In March, Stephanie Greenwood pledged to be a voice for her family. Thanks to early voting on campus, she had a chance to make a difference.
Nine months ago, Stephanie Greenwood felt miles away from voting in her first Presidential election. Now, with only hours to go until the race is called, her decision to vote in honor of her family is still as important as it was in March.
It felt good to have the option to make sure someone like Donald Trump doesn’t win, because he threatens the life of many people that are starting their lives just the way my family did,” said Greenwood.
Greenwood decided to take advantage of the early voting polling station at the University of Nevada, Reno because of her work schedule, even though she’d always dreamed of going on Election Day.
“I always thought about what my experience would be like on voting day, like going to the polling place, but realistically with my school schedule and my work schedule that’s not gonna happen,” said Greenwood.
Greenwood appreciates her ability to vote, because she understands not everybody is as fortunate. Her mother Leticia is an undocumented Mexican immigrant who came to the United States in 1969. Greenwood is worried that a Trump presidency could lead to deportation for other families with undocumented family members.
“If Donald Trump gets elected and [undocumented immigrants] get deported or sent back, it’s like all their work is just cut down the middle and now they’ve lost years of their lives and their children’s lives for absolutely nothing,” said Greenwood. “Then they’ll go back and their kid is like fifteen-years- old. And that’s what happened to my mom, she only saw her mom two or three times a year.”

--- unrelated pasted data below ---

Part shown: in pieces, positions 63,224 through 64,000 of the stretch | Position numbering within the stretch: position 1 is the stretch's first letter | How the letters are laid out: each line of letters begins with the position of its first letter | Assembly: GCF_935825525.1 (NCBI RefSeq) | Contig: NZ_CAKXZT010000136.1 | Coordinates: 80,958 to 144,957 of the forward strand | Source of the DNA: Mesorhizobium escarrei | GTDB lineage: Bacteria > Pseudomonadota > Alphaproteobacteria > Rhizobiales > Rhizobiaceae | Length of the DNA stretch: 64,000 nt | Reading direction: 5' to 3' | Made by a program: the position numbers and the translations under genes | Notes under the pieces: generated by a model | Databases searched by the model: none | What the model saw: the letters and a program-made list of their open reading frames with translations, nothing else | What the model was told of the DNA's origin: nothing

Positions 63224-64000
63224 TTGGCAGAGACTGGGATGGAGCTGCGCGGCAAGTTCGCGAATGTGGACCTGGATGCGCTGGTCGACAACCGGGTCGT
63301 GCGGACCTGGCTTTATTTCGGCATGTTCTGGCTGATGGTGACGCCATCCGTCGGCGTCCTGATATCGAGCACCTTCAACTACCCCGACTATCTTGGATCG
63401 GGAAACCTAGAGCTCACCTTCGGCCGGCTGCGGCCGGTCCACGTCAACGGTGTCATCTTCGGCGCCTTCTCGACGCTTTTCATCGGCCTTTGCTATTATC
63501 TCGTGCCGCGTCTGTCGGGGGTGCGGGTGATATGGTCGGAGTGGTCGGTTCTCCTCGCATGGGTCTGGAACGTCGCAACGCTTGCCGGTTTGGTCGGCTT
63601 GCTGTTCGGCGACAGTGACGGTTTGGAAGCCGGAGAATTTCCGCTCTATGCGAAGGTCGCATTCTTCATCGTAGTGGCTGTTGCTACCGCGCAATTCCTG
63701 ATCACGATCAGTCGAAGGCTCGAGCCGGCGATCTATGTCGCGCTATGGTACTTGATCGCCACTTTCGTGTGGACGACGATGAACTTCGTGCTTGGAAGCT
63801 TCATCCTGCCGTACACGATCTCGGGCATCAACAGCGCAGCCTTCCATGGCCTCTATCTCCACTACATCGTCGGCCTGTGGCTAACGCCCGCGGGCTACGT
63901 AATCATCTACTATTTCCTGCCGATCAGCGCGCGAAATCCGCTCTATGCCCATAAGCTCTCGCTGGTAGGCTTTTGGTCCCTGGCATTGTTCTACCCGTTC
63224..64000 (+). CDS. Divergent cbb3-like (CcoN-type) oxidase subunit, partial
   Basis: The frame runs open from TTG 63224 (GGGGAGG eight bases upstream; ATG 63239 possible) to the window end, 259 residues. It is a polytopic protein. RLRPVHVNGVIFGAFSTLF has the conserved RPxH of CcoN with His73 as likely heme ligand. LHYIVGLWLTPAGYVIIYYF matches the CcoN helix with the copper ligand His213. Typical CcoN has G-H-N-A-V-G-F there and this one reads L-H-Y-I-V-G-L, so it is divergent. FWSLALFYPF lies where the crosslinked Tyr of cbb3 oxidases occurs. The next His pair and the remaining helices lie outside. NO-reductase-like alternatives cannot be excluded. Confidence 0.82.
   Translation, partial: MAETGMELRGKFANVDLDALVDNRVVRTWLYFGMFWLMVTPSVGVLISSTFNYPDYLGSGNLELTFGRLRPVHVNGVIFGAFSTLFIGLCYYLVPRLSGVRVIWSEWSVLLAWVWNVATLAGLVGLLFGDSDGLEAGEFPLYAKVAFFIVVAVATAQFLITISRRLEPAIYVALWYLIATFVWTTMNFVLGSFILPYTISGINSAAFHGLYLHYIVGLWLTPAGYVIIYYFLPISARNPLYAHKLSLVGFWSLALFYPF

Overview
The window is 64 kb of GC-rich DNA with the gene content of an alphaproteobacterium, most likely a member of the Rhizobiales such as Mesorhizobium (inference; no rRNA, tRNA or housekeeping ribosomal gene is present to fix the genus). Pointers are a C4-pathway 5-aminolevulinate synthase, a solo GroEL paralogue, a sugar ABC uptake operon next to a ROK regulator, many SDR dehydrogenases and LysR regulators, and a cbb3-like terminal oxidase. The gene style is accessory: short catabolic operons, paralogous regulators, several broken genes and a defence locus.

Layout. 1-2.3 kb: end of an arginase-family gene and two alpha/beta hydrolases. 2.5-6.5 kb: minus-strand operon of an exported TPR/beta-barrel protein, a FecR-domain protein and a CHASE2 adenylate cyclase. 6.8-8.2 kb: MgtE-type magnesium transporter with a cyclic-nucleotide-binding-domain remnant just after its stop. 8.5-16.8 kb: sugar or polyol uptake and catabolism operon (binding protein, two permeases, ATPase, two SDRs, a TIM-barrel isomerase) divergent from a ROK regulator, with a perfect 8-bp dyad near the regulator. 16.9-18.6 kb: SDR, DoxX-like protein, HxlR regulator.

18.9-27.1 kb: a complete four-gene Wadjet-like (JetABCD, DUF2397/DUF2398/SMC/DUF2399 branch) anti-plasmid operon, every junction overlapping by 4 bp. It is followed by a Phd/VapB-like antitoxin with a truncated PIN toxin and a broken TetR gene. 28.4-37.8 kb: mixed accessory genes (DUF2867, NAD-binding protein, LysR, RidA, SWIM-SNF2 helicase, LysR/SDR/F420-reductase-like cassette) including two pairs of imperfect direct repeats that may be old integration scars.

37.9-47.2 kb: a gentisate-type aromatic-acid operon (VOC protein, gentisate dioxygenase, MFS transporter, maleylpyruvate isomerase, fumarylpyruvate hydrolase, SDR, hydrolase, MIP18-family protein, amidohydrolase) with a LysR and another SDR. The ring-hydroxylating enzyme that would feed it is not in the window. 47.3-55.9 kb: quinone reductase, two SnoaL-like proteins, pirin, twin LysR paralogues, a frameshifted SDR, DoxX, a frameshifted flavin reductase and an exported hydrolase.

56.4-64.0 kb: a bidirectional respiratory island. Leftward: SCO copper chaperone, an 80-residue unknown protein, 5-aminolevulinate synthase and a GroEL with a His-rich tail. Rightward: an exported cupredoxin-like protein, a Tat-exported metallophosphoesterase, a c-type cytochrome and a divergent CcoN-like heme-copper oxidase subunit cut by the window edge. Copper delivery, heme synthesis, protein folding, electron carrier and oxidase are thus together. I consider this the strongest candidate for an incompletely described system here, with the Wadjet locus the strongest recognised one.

Leticia was five-years-old when her mother left to work in the States. The only time she was able to see her family was during Christmas. Tragically, before Leticia’s mother could finish the paperwork to bring her family over, she was killed in a car accident. Leticia eventually immigrated when she turned 21, but this time as an undocumented citizen.
It would be nice to be able to vote. Living in this position, it’s like you have no control,” said Leticia. “It makes me upset. She [Stephanie] has to be the voice for us.”
Leticia takes pride in her daughter’s political involvement and her dedication to civic engagement.
“I think it’s a really good experience for her, she’s done quite well for doing all of this research. I feel really proud of her that she’s getting to vote. All voices matter, if you don’t vote then you can’t complain,” said Leticia.
Nevada polls will remain open until 7 p.m. PST. According to the Washoe County General Election, anyone in line or approaching the door of the polling place by 7:00 p.m. will be permitted to vote.